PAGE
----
33

I need to check if the variable texts is defined or not in index.html.

If the variable is defined and not empty then I should render the loop. Otherwise, I want to show the error message {{error}}.

Basically this in PHP

if (isset($texts) && !empty($texts)) {
    for () { ... }
}
else {
    print $error;
}

index.html

{% for text in texts %} 
    <div>{{error}}</div>
    <div class="post">
        <div class="post-title">{{text.subject}}</div>
        <pre class="post-content">{{text.content}}</pre>
    </div>
{% endfor %}

How do I say this in jinja2?

  • You need to explain yourself clearer. This is not python; this is the jinga2 templating language. – David Robinson May 8 '12 at 18:05
21

Take a look at the documentation of Jinja2 defined(): http://jinja.pocoo.org/docs/templates/#defined

{% if variable is defined %}
    value of variable: {{ variable }}
{% else %}
    variable is not defined
{% endif %}

Is it clear enough? In your case it could look like this:

{% if texts is defined %}
    {% for text in texts %} 
        <div>{{ error }}</div>
        <div class="post">
            <div class="post-title">{{ text.subject }}</div>
            <pre class="post-content">{{ text.content }}</pre>
        </div>
    {% endfor %}
{% else %}
    Error!
{% endif %}
  • 36
    This misses the edge case of a defined array that is empty, which should also be an error, according to the original question. – Andrew Sep 16 '15 at 0:53
  • 1
    @Andrew Do you know how to fix this edge case? – Patrick Mutuku Jun 3 '18 at 11:56
  • @PatrickMutuku Case of empty but defined array can be handled by {% if texts %} – yeaske Nov 20 '18 at 19:09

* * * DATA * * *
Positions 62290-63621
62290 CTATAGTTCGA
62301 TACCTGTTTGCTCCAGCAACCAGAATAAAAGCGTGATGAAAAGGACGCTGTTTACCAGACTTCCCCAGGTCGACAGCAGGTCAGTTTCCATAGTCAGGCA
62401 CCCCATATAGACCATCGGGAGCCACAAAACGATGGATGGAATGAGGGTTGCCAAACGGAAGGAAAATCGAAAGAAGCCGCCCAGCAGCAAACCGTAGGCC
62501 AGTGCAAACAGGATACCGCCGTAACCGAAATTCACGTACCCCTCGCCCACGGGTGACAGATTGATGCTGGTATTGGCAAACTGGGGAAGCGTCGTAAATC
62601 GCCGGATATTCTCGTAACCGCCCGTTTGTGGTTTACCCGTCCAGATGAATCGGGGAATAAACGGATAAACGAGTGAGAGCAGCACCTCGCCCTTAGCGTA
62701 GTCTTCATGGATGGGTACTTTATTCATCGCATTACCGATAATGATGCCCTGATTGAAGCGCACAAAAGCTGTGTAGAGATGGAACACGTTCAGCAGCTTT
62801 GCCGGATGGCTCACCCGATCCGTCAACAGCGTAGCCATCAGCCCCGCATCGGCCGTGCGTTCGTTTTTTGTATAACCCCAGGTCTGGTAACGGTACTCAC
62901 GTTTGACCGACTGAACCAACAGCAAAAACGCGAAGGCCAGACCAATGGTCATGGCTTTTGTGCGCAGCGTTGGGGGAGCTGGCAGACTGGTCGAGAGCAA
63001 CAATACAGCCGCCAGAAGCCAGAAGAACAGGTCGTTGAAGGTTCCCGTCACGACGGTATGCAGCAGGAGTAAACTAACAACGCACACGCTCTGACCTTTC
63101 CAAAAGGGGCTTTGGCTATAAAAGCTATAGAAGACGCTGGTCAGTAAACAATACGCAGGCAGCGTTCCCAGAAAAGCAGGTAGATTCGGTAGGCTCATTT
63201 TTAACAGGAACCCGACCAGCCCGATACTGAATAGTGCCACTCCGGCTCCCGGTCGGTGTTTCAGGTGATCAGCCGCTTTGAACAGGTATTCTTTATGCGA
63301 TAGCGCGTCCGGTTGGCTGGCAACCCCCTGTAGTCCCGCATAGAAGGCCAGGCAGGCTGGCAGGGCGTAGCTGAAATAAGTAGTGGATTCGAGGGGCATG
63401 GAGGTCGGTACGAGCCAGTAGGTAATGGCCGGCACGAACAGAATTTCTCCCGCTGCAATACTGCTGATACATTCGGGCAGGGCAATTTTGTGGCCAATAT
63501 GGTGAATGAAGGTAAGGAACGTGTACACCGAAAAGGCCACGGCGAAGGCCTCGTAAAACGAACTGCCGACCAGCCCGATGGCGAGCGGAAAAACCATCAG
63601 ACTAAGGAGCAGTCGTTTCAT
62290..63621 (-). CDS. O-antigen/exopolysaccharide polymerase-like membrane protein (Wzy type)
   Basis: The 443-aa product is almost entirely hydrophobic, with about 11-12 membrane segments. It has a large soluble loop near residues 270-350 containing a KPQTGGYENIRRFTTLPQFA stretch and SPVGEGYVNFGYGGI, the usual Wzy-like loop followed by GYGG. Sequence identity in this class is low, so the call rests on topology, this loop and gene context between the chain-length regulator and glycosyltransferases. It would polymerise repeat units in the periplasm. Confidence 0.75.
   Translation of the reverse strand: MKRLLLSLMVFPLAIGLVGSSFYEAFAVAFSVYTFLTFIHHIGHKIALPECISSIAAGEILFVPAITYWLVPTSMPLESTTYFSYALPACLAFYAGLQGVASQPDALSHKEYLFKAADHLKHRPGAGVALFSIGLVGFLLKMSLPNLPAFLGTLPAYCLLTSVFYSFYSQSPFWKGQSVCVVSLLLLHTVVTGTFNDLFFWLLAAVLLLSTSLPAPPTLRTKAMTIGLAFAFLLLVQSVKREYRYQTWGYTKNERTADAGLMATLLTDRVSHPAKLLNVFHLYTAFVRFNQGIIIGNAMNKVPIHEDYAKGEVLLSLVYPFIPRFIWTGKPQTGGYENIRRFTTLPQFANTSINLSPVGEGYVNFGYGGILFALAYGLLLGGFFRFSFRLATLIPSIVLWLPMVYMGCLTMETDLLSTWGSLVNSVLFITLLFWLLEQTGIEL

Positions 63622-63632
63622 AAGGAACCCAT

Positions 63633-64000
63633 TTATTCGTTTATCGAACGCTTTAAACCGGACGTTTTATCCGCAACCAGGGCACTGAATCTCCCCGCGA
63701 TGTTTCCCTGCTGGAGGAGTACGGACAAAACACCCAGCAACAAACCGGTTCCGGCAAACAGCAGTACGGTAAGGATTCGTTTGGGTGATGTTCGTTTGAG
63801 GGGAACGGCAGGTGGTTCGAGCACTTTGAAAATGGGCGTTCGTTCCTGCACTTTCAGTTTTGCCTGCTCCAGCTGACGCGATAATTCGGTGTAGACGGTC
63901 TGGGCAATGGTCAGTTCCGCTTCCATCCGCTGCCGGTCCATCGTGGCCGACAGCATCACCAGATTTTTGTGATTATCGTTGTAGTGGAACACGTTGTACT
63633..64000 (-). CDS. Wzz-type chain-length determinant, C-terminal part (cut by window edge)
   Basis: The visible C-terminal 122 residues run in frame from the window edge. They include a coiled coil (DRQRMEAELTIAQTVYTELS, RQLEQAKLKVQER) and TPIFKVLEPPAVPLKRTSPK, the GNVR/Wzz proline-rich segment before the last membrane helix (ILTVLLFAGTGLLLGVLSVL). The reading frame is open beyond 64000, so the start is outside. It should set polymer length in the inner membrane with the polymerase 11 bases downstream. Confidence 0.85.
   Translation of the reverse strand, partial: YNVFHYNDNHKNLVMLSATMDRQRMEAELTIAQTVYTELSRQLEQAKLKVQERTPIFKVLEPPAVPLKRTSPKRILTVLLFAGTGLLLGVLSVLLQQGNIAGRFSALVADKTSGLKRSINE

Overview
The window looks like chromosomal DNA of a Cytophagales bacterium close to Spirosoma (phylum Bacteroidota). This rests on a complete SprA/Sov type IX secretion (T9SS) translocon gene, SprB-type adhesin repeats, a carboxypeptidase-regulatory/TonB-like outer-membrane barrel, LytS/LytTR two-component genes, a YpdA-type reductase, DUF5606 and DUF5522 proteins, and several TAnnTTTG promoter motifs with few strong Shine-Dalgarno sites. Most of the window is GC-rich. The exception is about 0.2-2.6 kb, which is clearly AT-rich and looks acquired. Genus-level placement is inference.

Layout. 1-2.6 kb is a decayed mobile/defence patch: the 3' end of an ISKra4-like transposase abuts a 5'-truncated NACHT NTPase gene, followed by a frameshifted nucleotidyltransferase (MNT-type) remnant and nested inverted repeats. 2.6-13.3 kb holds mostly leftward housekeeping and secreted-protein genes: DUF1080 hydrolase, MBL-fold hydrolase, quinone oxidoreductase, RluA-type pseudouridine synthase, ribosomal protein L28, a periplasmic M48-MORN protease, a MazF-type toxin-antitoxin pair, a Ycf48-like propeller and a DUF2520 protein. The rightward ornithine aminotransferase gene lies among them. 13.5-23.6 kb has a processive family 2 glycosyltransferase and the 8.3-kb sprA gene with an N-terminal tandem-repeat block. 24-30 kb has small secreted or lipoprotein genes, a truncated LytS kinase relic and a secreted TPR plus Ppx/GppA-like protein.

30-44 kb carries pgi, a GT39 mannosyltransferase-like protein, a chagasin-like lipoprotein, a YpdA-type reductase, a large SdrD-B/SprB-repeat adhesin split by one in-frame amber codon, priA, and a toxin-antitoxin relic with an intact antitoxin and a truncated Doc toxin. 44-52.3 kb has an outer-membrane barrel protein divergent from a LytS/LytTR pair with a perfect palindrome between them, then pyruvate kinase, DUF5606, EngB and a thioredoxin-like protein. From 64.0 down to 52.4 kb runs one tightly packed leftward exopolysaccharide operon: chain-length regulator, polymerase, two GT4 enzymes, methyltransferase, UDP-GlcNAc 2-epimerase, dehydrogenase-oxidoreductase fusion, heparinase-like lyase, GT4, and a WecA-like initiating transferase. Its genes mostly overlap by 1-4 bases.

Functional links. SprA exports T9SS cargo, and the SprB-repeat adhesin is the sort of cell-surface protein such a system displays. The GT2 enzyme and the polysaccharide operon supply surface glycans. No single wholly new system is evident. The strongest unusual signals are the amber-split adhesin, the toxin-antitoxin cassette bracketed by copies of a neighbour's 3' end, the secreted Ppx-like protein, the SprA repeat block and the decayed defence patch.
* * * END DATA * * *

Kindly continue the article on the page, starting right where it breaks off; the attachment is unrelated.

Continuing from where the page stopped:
37

To test for presence ("defined-ness"?), use is defined.

To test that a present list is not empty, use the list itself as the condition.

While it doesn't seem to apply to your example, this form of the emptiness check is useful if you need something other than a loop.

An artificial example might be

{% if (texts is defined) and texts %}
    The first text is {{ texts[0] }}
{% else %}
    Error!
{% endif %}
30

I think your best bet is a combination of defined() check along with looking at the length of the array via length() function:

{% if texts is defined and texts|length > 0 %}
    ...
{% endif %}
  • 5
    texts|length > 0 is equivalent to texts -- an empty list in a boolean test evaluates to false. – Davor Cubranic Jan 26 '17 at 22:15
6

As mentioned in the documentation, you could also write:

{% for text in texts %}
    <div class="post">
        <div class="post-title">{{text.subject}}</div>
        <pre class="post-content">{{text.content}}</pre>
    </div>
{% else %}
    <div>{{ error }}</div>
{% endfor %}

It handles both the case where texts is undefined, and the case where texts is empty.

2

It's possible that texts could be defined but contain a single list element which is an empty string; For example:

texts = ['']

In this case, testing if texts is defined will produce a true result so you should test the first element instead:

{% if texts[0] != '' %}
    ..code here..
{% endif %}

You might also want to combine that with the |length filter to make sure it only has one element.

1

This is a neat and simple solution that worked well for me!

{% if texts is defined and texts[0] is defined %}
    ...
{% endif %}

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